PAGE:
April 5, 2021
Researcher develops better tools for understanding, protecting big data
Patterns and anomalies in big data can help businesses target likely customers, reveal fraud or even predict drug interactions. Unfortunately, these patterns are often not easily observable. To extract the needles of useful information out of haystacks of data, data scientists need increasingly powerful methods of machine learning.
Dr. Aria Nosratinia, the Erik Jonsson Distinguished Professor of electrical and computer engineering at The University of Texas at Dallas, has received two grants from the National Science Foundation totaling $749,492 to uncover relationships hiding in big data via machine learning and to develop methods to keep data communications safe.
"The contribution of my lab is to expand the universe of tools and techniques so we can discover new connections in the data," said Nosratinia, who is associate department head of electrical and computer engineering in the Erik Jonsson School of Engineering and Computer Science.
Many machine learning and data mining algorithms use graphs, which are simply lists of connections between people, groups or objects. Examples include "friend," "like" or "follow" relationships in social networks, or the list of videos streamed or marked as favorites in a streaming subscription service.
These mountains of data hide useful information whose extraction belongs to an area known as graph inference. Graph inference has many interesting and useful applications—for example, suggesting movies in a streaming service based on viewing history or purchasing suggestions in online shopping. It also can reveal patterns in the spread of epidemics, or provide insights into the folding of proteins, which is important in understanding how proteins function.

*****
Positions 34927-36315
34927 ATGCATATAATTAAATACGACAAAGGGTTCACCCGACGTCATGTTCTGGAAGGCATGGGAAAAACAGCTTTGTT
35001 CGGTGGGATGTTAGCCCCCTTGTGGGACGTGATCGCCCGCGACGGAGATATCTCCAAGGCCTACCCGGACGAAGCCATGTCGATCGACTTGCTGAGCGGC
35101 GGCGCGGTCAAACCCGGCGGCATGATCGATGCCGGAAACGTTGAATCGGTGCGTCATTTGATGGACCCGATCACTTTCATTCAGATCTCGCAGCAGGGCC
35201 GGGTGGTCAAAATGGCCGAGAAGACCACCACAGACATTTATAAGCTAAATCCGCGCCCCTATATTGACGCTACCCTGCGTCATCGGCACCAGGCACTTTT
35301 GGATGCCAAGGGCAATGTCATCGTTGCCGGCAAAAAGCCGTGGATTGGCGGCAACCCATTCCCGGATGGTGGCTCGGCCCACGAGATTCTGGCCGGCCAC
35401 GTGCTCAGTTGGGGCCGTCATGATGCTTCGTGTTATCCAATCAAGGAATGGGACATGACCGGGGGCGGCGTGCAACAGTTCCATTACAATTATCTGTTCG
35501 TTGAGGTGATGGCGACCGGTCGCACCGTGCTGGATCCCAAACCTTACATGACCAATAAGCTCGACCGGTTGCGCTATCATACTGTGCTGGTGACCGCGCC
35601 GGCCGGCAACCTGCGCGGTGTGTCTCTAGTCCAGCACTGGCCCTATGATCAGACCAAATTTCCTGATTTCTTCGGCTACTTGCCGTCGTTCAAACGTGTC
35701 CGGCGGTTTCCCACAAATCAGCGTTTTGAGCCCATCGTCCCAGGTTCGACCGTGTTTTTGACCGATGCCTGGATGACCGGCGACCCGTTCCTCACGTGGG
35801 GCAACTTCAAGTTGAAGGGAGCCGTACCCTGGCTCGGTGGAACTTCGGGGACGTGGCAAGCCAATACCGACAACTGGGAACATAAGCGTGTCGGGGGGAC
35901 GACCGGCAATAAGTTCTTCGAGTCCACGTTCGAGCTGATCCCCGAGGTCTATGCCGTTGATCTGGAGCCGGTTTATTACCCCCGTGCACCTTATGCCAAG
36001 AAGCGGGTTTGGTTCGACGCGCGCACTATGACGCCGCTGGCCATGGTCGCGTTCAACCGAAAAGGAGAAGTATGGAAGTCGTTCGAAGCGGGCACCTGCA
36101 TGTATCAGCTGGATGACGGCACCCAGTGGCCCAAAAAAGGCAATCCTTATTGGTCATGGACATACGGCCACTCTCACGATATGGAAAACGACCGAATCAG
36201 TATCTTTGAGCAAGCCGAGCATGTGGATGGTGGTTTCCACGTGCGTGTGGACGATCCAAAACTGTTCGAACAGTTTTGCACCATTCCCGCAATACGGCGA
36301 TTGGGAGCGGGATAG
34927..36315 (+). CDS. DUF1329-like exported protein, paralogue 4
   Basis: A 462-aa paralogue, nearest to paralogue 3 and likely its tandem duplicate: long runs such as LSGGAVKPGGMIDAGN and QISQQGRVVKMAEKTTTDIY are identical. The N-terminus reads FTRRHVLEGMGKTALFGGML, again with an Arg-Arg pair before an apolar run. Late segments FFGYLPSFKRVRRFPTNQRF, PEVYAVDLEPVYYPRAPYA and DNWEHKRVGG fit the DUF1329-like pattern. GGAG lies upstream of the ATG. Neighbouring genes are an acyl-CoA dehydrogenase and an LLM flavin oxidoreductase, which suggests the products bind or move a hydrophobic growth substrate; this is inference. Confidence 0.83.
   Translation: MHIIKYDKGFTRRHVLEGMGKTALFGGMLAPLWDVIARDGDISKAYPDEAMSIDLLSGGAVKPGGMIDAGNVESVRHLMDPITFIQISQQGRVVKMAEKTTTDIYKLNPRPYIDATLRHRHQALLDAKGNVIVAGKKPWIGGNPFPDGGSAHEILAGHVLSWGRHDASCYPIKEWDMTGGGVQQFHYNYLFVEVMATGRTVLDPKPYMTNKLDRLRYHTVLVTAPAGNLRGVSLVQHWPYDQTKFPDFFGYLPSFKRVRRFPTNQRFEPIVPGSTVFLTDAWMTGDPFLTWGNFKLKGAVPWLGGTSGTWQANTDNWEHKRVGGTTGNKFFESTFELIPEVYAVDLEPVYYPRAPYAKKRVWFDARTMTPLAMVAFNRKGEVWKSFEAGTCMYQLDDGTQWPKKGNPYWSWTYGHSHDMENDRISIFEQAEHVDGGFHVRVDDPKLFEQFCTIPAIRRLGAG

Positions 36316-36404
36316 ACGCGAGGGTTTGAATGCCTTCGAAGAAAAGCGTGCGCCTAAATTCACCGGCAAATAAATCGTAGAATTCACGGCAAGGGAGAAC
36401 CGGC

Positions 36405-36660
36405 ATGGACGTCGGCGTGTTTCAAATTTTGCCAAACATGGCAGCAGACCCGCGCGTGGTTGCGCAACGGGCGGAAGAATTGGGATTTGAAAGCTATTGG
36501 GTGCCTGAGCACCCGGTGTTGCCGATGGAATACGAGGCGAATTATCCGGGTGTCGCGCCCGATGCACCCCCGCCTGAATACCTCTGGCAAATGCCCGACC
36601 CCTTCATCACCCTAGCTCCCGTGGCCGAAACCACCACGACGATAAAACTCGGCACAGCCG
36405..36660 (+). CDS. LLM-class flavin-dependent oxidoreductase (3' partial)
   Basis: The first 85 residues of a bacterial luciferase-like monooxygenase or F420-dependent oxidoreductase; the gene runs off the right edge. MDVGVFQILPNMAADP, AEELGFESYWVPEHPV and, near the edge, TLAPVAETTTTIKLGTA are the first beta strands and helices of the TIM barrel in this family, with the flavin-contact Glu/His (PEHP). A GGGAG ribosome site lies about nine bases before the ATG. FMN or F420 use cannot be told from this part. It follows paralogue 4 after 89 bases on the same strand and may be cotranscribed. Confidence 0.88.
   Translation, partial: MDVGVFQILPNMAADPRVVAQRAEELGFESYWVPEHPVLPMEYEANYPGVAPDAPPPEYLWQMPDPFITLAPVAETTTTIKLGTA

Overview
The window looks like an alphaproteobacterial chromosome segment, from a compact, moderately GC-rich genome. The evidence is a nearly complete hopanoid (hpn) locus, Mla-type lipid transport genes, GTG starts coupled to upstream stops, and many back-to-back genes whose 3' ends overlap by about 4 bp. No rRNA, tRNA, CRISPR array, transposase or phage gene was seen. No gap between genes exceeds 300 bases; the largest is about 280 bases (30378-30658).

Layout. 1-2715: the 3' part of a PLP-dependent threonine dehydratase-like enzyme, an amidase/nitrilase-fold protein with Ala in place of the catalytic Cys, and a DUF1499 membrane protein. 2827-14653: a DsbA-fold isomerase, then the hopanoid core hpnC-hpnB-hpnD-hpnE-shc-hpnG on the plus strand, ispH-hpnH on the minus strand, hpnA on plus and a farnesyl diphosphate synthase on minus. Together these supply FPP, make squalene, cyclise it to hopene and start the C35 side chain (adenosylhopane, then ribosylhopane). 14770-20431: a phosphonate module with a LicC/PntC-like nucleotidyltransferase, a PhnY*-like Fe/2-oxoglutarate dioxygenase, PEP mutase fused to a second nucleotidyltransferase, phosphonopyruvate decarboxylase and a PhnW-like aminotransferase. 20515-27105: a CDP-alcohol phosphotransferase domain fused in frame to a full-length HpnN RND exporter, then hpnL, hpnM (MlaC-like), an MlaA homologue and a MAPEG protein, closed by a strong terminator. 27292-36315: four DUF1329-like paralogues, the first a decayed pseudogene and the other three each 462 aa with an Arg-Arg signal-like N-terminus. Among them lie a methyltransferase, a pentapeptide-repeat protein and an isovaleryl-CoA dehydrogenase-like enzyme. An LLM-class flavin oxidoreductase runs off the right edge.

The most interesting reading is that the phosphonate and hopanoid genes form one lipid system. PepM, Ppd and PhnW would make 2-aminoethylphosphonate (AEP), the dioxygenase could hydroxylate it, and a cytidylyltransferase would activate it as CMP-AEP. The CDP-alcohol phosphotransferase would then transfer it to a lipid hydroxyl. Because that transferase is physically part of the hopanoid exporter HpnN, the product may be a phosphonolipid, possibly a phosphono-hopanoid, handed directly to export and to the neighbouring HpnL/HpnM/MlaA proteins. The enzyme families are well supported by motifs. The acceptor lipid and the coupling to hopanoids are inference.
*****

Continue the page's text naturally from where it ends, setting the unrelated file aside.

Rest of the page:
Nosratinia's work for the first time proposes and analyzes techniques to improve graph inference by absorbing nongraph information, whose efficient blending with graph information was previously not well understood. Examples of non-graph information include a person's age and residence ZIP code, which are individual attributes.
"In almost every practical application involving graphs, there exist nongraph data of great relevance," Nosratinia said. "The kind of work we do is further upstream, developing the mathematical models, theory and techniques, but it has widespread applications."
In several published works, Nosratinia describes the mathematical models he and members of his lab have developed that can improve the estimation of the information hidden in the graph with the aid of side information. Nosratinia and co-author Hussein Saad Ph.D."19, now a senior engineer with Qualcomm Inc., recently analyzed how to identify a small cluster or community hidden in a large graph. Their latest work appeared in the December 2020 issue of the journal IEEE Transactions on Information Theory.
The second component of Nosratinia's research addresses data security. His work harnesses the natural variations of wireless channels to provide layers of security for data transmission. This area of work, known as physical layer security, aims to leverage the imperfections of the communication channel as a tool for security. Part of this research is aimed at developing techniques for making the presence of electronic communication undetectable to cybercriminals.
"To give a simple example, a password works by leveraging the difference between what is known by a legitimate user versus cybercriminals who want to steal information," Nosratinia said. "Our work creates, amplifies and analyzes statistical asymmetry of information against adversaries in ways that do not involve passwords or keys, and uses them for securing communications."